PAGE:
Prior to 2006, Yakult, the original probiotic with over 25 million drinkers and sold across 31 countries, maintained a sales force of 20 executives, each of whom were responsible for making routine scheduled store visits for a fixed territory. The purpose of their visit was to address any prior issues, as well as to retrieve paper-based reports and data on past sales transactions, which they would then upload to a central database for analysis. The results often revealed problems such as poor availability of stock, slow stock turnaround, and shelf-life wastage. Yakult’s resource allocation inefficiencies limited its ability to address these problems in real time, leading to missed sales opportunities. Consequently, Yakult replaced its traditional fixed territory design in favor of virtual territories, streamlined all sales data collection and provided sales executives the technology to access vital sales information remotely. Rather than having to wait months for a routine visit, Yakult can now identify stores that require attention and divide the workload appropriately to address those issues.

Invest Time Upfront

A company can avoid these issues altogether by thoroughly evaluating various sales force strategies upfront through an analytics lens. The way to tackle a typical sales force design problem is to take a two-pronged approach. The first step is to decide on the two key structural components of sales force design (rep effort and sales force ownership) that best align with the corporate strategy. These two high-level decisions will largely influence the second step, resource optimization.

First, decide whether to design rep efforts around efficiency or effectiveness. Efficient sales roles include generalist sales people, sales assistants, customer service reps, telesales reps, part-timers and independent salespeople. These roles minimize use of costly resources, allowing the work to be completed at lower cost. Telesales, for example, is a more efficient way to reach customers, because it generates a higher level of call activity for a lower level of investment. Effective sales roles, on the other hand, include product specialists, technical specialists, market specialists, account managers, lead hunters, and win-back specialists. These roles are highly effective in converting and retaining customers since they are highly trained in their roles. Selecting the most effective sales force comes at a higher cost since they are higher touch roles, and requires significant time and training investments.

Then outline the relationship between the sales force and the company. The three types of relationships are:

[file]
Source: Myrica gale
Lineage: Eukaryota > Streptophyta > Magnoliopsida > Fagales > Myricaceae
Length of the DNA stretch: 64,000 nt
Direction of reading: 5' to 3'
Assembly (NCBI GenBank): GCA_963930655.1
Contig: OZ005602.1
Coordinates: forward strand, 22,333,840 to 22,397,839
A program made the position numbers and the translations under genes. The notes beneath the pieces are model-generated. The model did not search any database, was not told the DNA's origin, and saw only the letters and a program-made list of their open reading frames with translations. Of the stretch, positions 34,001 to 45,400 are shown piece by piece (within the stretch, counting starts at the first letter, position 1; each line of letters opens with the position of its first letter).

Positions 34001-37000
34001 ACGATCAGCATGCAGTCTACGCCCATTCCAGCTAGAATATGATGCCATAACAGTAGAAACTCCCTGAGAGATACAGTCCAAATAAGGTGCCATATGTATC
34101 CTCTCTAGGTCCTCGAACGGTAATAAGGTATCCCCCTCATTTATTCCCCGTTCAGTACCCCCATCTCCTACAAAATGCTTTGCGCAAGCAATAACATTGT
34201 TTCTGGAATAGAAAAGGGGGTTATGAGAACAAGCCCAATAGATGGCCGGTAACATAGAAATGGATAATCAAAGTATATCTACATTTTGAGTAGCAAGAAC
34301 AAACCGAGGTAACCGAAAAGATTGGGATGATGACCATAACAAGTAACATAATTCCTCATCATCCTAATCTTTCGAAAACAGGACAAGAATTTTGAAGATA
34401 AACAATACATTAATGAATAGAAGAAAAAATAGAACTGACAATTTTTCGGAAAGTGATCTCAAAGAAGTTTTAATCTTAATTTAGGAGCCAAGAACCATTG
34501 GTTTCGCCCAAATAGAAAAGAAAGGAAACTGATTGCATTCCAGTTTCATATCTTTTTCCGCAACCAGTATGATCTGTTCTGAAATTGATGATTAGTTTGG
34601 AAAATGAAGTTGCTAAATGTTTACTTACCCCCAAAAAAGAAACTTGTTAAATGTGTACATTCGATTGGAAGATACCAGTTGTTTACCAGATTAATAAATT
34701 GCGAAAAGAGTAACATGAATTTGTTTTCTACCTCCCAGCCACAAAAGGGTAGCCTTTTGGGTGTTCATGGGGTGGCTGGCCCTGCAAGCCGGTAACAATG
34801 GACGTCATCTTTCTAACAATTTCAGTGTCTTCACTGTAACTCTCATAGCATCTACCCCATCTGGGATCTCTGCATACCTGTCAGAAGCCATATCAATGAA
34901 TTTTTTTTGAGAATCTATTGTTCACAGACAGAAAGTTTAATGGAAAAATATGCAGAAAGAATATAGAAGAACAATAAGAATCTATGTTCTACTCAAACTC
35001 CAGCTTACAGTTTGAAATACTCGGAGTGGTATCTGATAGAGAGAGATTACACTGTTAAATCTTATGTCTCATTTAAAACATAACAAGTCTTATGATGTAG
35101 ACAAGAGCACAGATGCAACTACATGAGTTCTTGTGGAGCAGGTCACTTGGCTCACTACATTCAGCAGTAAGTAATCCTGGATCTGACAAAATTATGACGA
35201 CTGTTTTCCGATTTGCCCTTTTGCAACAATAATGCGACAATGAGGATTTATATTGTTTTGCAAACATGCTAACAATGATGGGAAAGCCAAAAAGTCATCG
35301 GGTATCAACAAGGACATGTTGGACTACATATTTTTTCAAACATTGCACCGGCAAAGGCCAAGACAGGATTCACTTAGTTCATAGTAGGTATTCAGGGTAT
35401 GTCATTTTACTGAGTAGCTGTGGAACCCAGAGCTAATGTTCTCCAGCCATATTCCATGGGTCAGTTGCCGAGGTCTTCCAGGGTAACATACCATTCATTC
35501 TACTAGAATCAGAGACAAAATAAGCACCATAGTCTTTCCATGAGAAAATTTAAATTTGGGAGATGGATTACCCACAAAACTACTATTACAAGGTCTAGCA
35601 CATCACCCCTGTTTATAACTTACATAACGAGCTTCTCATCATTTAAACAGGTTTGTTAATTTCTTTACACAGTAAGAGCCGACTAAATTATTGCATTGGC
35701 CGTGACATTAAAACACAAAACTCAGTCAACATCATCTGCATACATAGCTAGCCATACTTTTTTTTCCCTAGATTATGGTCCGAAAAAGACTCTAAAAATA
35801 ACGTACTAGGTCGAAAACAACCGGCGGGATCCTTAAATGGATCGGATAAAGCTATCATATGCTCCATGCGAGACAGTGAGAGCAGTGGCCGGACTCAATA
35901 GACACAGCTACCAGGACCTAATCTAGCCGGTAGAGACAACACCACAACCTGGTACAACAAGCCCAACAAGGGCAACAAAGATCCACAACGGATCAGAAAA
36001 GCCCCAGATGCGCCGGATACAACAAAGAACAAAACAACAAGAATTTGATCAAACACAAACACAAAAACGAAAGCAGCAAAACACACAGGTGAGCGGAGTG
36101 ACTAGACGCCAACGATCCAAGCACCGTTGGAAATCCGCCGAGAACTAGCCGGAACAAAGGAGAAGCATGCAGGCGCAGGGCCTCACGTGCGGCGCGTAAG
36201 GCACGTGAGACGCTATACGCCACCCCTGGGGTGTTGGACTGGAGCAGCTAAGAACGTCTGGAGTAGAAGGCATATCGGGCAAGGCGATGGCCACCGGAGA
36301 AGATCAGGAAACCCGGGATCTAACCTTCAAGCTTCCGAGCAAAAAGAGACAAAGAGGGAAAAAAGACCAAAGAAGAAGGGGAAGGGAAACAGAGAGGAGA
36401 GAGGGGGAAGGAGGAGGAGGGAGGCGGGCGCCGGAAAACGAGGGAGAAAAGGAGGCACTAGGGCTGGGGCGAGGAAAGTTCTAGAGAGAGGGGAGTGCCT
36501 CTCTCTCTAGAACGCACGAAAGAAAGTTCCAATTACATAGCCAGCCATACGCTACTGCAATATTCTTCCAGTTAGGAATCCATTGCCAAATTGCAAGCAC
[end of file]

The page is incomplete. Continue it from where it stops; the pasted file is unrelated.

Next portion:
1. Company owned (e.g., direct sales force, company websites, owned retail stores)
  2. Company connected (e.g., agents/brokers, exclusive distributors, franchises, dealerships, joint-ventures, manufacturers reps)
  3. Independent stand-alone (e.g., wholesalers, distributors/dealers, value-added partners, independent retailers)

Each relationship type brings a unique set of advantages and disadvantages. For example, an independent relationship can allow a company to gain entry into a new market quickly, but gives the company little control over the customer relationship management or salesperson quality.

We are increasingly seeing sales as a jigsaw – not a neatly owned sales force of reps-on-the-road working for the sales director, but rather a blend of reps, call center agents, specialist technical reps to spec proposals and product details, re-sellers, win-back reps, etc.

Optimize Your Sales Force

Once we know the rep effort type and the ideal sales force relationship, we can focus the optimization effort on specific design attributes, including size (How many managers or specialists do I need?), time allocation (How much time should I spend traveling vs. meeting with prospective customers?), product mix (Which products should I sell to which customer?), allocation (Where should I locate my sales force?) and activities (How many calls should I make?). Optimization effectiveness depends largely on the richness of the underlying dataset.

Ideally, the optimization effort should take place in increments, beginning with a business unit and geography that has the highest potential upside as a result of a situation assessment. Applying our Prophet RepMix Modeler tool, we can link the sales force effort, varying by customer segment, product type, geography, or sales channel to incremental profit. We can then combine models to build an optimal scenario that maximizes profits across various dimensions. Finally, we can compare the optimal scenario and the base case to quantify the value of the recommended strategy. Even if the optimal scenario is out of reach due to budget constraints or structural difficulties, we can still leverage the sales response curves from the model to generate next-best alternatives given our known constraints. Iteratively, we arrive at the optimal, sustainable solution. This helps us put the FORCE back in sales force.

The Benefits of Taking an Analytic Approach

There are clear benefits to taking a bottoms-up analytical approach to sales force design. We can move beyond using rudimentary guides and rules of thumbs of financial ratios, last year’s spending, industry benchmarks, or sales force affordability, etc. Although these rules are easy to administer and grasp, they almost always lead to poor resource alignments. With analytics, we take an objective approach to resource allocation and sales force design that is directly tied to business performance. We create stronger organizational buy-in by assuring senior leadership that sales resources are being managed in a way that maximizes firm-wide performance.

The sales force sits at the heart of any organization. It is your revenue driver. Because of carry-over effects such as new sales becoming sticky and persisting into later years, sales forces are powerful at driving growth for your business. That’s why building the right sales force is a necessary investment that you cannot overlook. Sales force optimization, when implemented correctly, can ensure long-term growth, regardless of how your product mix evolves, customers’ needs change, or market conditions shift.

Let us help you put the FORCE back in Sales force.